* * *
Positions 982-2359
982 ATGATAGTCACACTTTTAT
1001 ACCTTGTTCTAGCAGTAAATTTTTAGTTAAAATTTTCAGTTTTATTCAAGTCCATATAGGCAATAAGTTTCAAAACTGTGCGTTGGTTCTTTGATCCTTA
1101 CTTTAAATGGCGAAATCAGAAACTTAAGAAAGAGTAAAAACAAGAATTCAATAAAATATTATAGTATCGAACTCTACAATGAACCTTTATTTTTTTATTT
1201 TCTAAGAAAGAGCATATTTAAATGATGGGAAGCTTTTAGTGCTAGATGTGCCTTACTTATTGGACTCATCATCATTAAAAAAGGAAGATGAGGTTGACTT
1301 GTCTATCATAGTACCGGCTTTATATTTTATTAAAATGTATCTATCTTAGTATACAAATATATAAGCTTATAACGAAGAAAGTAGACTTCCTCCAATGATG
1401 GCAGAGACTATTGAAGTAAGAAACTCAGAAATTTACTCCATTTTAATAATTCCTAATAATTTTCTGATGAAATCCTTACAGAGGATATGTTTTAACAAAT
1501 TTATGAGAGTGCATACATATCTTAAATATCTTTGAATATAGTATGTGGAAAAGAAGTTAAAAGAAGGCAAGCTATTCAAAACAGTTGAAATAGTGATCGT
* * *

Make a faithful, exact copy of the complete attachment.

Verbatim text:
Positions 982-2359
982 ATGATAGTCACACTTTTAT
1001 ACCTTGTTCTAGCAGTAAATTTTTAGTTAAAATTTTCAGTTTTATTCAAGTCCATATAGGCAATAAGTTTCAAAACTGTGCGTTGGTTCTTTGATCCTTA
1101 CTTTAAATGGCGAAATCAGAAACTTAAGAAAGAGTAAAAACAAGAATTCAATAAAATATTATAGTATCGAACTCTACAATGAACCTTTATTTTTTTATTT
1201 TCTAAGAAAGAGCATATTTAAATGATGGGAAGCTTTTAGTGCTAGATGTGCCTTACTTATTGGACTCATCATCATTAAAAAAGGAAGATGAGGTTGACTT
1301 GTCTATCATAGTACCGGCTTTATATTTTATTAAAATGTATCTATCTTAGTATACAAATATATAAGCTTATAACGAAGAAAGTAGACTTCCTCCAATGATG
1401 GCAGAGACTATTGAAGTAAGAAACTCAGAAATTTACTCCATTTTAATAATTCCTAATAATTTTCTGATGAAATCCTTACAGAGGATATGTTTTAACAAAT
1501 TTATGAGAGTGCATACATATCTTAAATATCTTTGAATATAGTATGTGGAAAAGAAGTTAAAAGAAGGCAAGCTATTCAAAACAGTTGAAATAGTGATCGT